• Family history of FMTC in multiple generations without the presence of pheochromocytoma or parathyroid adenoma/hyperplasia

Laboratory Testing

  • RET mutation analysis to confirm a clinical diagnosis and allow for presymptomatic testing of family members



  • Periodic screening for Multiple Endocrine Neoplasia 1 (MEN1)-associated endocrine tumors beginning in early childhood and continuing for life (NCCN, 2017)
    • Consider annual testing for the following
      • Parathyroid tumor
        • Calcium (ionized)
        • Electrolytes
        • Parathyroid hormone
      • Pancreatic neuroendocrine tumor
      • Bronchial carcinoid/thymic carcinoid previously
        • Chest imaging at 1-3 years
      • Pituitary
        • Previous pituitary – MRI at 3-5 years
        • No previous pituitary
          • Insulin-like growth factor-1 (IGF-1)
        • Prolactin
  • Risk for malignant progression of MEN1-associated tumors depends on tumor type
    • Malignancy uncommon before early adulthood




(Wermer Syndrome)


  • Incidence – 1/30,000
  • Age – onset is 20-45 years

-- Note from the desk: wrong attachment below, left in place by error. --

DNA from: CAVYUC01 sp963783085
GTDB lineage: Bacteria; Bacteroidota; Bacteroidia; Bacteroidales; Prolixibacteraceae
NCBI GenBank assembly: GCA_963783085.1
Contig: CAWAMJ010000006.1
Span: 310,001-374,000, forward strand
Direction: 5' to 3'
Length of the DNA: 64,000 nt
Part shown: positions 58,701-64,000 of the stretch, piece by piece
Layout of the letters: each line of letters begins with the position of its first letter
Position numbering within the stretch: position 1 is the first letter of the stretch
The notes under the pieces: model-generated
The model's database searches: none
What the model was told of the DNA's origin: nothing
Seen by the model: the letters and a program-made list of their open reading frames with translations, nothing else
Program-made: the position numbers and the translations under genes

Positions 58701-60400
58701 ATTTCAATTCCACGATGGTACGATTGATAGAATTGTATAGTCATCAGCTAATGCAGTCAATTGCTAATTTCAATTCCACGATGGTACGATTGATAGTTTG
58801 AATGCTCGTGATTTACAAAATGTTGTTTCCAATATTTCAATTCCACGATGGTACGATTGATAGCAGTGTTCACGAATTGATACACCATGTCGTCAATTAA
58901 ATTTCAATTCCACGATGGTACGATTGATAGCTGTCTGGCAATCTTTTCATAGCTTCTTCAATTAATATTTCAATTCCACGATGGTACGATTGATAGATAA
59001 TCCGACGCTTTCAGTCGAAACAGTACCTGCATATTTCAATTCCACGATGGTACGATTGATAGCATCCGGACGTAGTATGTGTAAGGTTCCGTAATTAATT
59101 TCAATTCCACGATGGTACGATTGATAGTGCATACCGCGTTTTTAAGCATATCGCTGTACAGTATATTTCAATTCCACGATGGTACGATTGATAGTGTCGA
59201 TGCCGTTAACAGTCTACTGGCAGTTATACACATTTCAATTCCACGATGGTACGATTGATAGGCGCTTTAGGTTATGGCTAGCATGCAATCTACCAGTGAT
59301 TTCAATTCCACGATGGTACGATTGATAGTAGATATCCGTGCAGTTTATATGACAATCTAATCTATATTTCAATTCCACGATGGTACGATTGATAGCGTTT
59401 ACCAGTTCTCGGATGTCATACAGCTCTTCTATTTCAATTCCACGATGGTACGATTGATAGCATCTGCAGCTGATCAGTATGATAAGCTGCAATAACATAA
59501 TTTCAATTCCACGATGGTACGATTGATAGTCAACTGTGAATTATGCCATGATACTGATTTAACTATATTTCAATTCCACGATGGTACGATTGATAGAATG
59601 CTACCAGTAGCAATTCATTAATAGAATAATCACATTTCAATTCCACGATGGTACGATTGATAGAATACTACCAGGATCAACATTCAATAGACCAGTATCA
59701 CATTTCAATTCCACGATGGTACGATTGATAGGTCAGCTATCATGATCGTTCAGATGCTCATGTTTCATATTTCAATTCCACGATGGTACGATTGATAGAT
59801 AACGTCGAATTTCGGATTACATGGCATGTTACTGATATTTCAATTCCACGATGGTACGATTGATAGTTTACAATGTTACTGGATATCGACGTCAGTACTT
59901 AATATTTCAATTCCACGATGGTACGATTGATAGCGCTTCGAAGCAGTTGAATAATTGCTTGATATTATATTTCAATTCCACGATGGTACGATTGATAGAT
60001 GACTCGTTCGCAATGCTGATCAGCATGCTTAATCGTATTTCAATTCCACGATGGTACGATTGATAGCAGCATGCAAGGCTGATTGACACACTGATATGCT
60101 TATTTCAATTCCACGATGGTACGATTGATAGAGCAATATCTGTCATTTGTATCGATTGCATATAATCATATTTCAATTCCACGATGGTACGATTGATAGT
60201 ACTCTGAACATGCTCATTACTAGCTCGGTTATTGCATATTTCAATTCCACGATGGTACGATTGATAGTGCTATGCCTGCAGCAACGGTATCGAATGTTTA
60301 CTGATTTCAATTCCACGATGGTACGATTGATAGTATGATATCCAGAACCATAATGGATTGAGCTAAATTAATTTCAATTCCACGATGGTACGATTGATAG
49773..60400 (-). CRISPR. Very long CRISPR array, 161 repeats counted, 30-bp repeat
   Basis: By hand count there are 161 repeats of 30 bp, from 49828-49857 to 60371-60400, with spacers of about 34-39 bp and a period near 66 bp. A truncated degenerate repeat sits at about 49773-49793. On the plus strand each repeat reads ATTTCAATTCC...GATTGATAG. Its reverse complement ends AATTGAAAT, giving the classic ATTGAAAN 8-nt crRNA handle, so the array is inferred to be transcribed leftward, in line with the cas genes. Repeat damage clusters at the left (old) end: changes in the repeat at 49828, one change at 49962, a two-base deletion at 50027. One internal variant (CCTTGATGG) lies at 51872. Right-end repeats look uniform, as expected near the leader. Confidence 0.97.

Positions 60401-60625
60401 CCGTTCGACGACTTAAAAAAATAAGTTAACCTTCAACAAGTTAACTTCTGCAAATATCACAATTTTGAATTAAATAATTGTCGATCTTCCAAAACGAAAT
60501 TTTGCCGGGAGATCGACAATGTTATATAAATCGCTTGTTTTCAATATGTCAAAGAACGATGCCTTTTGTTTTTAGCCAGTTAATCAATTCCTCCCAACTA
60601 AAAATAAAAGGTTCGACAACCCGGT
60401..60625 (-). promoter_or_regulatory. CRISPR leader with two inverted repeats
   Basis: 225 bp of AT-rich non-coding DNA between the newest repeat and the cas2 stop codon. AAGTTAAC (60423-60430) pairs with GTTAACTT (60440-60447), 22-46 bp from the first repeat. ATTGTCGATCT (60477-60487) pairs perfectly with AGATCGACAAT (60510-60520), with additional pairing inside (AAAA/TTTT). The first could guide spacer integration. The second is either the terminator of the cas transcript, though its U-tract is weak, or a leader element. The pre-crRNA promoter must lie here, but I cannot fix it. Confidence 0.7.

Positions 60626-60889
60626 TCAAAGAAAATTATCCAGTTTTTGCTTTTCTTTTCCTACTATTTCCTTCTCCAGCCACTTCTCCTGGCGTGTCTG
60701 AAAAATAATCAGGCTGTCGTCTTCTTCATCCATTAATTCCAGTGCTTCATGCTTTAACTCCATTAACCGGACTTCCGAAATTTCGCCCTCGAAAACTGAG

• Autosomal dominant inheritance – ~10% of mutations are de novo
  • Germline mutations in the MEN1 gene on 11q13 are causative
    • Sequence analysis of MEN1 detects a germline mutation in 80-90% of familial cases and 65% of simplex patients (ie, a single occurrence of MEN1 syndrome in a family)
    • Approximately 1-4% of MEN1 mutations are large deletions
  • Variable expressivity
    • Penetrance for clinical features is age-related – ~50% by 20 years and >95% by 40 years
  • Genotype/phenotype associations have not been identified in MEN1

Clinical Presentation

  • Parathyroid tumors
    • Primary hyperparathyroidism develops in ~100% of patients by age 50
    • Typically involves all four parathyroid glands (unlike sporadic disease)
    • Signs – hypercalcemia, hyperparathyroidism
    • Symptoms – fatigue, anorexia, polydipsia, polyuria, bone lesions, abdominal pain, kidney stones
  • Gastroenteropancreatic (GEP) tumors
    • Develop in 20-55% of patients
    • Some are nonfunctional tumors
    • If functional tumor, symptoms depend on specific tumor type
      • Gastrinoma (~40%) – Zollinger-Ellison syndrome
        • Peptic ulcer disease, recurrent diarrhea, abdominal pain
      • Insulinoma (~10%) – pancreatic islet tumors; usually multiple
        • Hypoglycemia and related symptoms
      • Carcinoid tumors (~10%) – carcinoid syndrome
        • Flushing, wheezing, diarrhea, carcinoid heart disease
      • Vasoactive intestinal polypeptide secreting tumor (VIPoma) (~2%) – Verner-Morrison syndrome
        • Watery diarrhea, hypokalemia, achlorhydria